< Earlier Kibitzing · PAGE 14 OF 14 ·
|Nov-20-12|| ||Nosnibor: >offramp>Staunton Harold in Leicestershire is a hamlet rather than a village.It consists of a stately home a church and just a few homes.I have visited it many times and this together with neighbouring Calke Abbey are places of outstanding beauty.There is no connection with Howard Staunton.With regard to Staunton I have read that he was a person of certain sartorial ostentation and would wear a lavender zephyr outside his frock-coat and his vest(shirt)being an embroidered satin.This together with a gold-sprigged scarf which had a double pin thrust in it,the heads of which were connected by a glittering chain! (source Rev. G. A. MacDonnell reporting on the meeting of the Yorkshire Chess Association in 1847.)|
|Nov-22-12|| ||Conrad93: My knowledge on chess is better than most. The fact remains that Staunton was more "modern" and had a better understanding of "defense."|
Most of Morphy's brilliant moves are not that brilliant. They are simply the result of an extraordinary blunder by the opponent.
Staunton's opponents, on the other hand, were absolutely lost.
They never had a drawing chance.
|Nov-22-12|| ||Conrad93: Morphy relied on luck. Staunton relied on skill.
Staunton would never make a move simply to be flashy, unless it absolutely worked.
|Nov-22-12|| ||SimonWebbsTiger: "Reviewing the history of chess from La Bourdonnais to the masters of our day right up to Lasker, we discover that the greatest stylist was Morphy. He did not look for complicated combinations, but he also did not avoid them, which really is the correct way of playing...His main strength lay not in his combinative gift, but in his positional play and general style. Morphy gained most of his wins by playing directly and simply, and it is this simple and logical method that constitutes the true brilliance of his play, if it is considered from the viewpoint of the great masters."
-- Jose Raul Capablanca|
|Nov-22-12|| ||Conrad93: No, to say that Morphy played simply is an outright lie.|
In most positions he favored the flashier and more complex position over a move that was far and away better.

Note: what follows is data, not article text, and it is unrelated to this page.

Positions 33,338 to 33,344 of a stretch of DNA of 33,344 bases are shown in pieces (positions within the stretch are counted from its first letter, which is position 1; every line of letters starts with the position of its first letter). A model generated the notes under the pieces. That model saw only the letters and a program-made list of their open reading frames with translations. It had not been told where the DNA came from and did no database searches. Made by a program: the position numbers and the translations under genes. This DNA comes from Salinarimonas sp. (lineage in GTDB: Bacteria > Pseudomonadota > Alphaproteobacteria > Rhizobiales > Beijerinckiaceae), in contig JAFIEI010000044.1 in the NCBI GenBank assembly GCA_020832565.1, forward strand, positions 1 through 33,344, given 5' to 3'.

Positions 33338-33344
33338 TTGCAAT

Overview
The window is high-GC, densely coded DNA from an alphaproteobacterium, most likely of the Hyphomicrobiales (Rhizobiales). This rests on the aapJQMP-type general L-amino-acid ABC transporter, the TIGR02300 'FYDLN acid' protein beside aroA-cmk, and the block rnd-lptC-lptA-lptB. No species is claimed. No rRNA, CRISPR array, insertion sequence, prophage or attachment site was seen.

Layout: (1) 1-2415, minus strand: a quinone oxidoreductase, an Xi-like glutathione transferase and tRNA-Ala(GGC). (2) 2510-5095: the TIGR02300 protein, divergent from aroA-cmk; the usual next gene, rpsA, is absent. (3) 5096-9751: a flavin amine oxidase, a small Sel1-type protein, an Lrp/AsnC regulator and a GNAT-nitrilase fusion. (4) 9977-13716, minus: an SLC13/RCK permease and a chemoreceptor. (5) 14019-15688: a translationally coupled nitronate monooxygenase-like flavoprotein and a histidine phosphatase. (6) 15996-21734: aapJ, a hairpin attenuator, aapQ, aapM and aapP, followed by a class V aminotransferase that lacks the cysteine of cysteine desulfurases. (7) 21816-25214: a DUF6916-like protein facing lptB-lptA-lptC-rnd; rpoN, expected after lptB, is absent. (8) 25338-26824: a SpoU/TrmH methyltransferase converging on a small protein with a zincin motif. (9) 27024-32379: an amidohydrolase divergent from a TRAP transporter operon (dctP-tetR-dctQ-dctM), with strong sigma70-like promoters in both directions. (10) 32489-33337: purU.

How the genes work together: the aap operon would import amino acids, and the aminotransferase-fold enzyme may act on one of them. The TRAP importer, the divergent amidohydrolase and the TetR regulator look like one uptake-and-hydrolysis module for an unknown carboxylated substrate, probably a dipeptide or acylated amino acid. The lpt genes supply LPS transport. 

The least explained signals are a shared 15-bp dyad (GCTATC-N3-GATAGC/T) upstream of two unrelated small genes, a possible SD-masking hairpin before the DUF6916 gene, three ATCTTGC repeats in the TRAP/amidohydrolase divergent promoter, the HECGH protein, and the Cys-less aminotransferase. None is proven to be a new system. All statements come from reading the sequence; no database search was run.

I find Phillidor more impressive.
|Nov-22-12|| ||Conrad93: Amateurs also make flashy moves. Where is their fame?|
Morphy is only famous for dominating chess when attack was the only understood concept.
Put him against any decent "defensive" player and he doesn't stand a chance.
|Nov-26-12|| ||Dionysius1: Who would have won a match between Staunton and Morphy? I can feel a bit of research coming on - something to keep my interest in chess active in 2013!
What's sparked my attention is Ray Keene's article in today's (London) Times where he annotates a consultation game between Staunton and Owen (W) and Barnes and Morphy. He says it "indicates Morphy would have been the victor in such a contest".
It would be good to get the game up on the chessgames site - anyone know how to do that?|
|Nov-26-12|| ||thomastonk: <Dionysius1> What about the Philidor's Defence here: Staunton / Owen ?|
|Jan-04-13|| ||IndigoViolet: All three volumes of Staunton's editions of Shakespeare are now online, courtesy of Google Books.|
Cambridge University Press reprinted <The Staunton Shakespeare 3 Volume Set> in 2009.
<First published between 1858 and 1860, this three-volume annotated edition of Shakespeare's works by Howard Staunton is based on the folio and quarto editions collated with the texts of later editors from Rowe to Dyce. Staunton, a chess genius as well as a highly regarded Shakespeare scholar, was known for his minimal yet sensible textual improvements and his familiarity with Elizabethan literature and language. His edition combines common sense with meticulous research, and it was regarded as a definitive resource in its day. Each play is accompanied by an introduction giving details of its original production and publication and the sources of its plot, critical commentary, and footnotes explaining terms and expressions. The books are generously illustrated with black-and-white illustrations by the prolific artist John Gilbert.>
Staunton's first-volume preface reveals that he played a small role in the dramatic uncovering of the diabolical forgeries of John Payne Collier: http://en.wikipedia.org/wiki/John_P...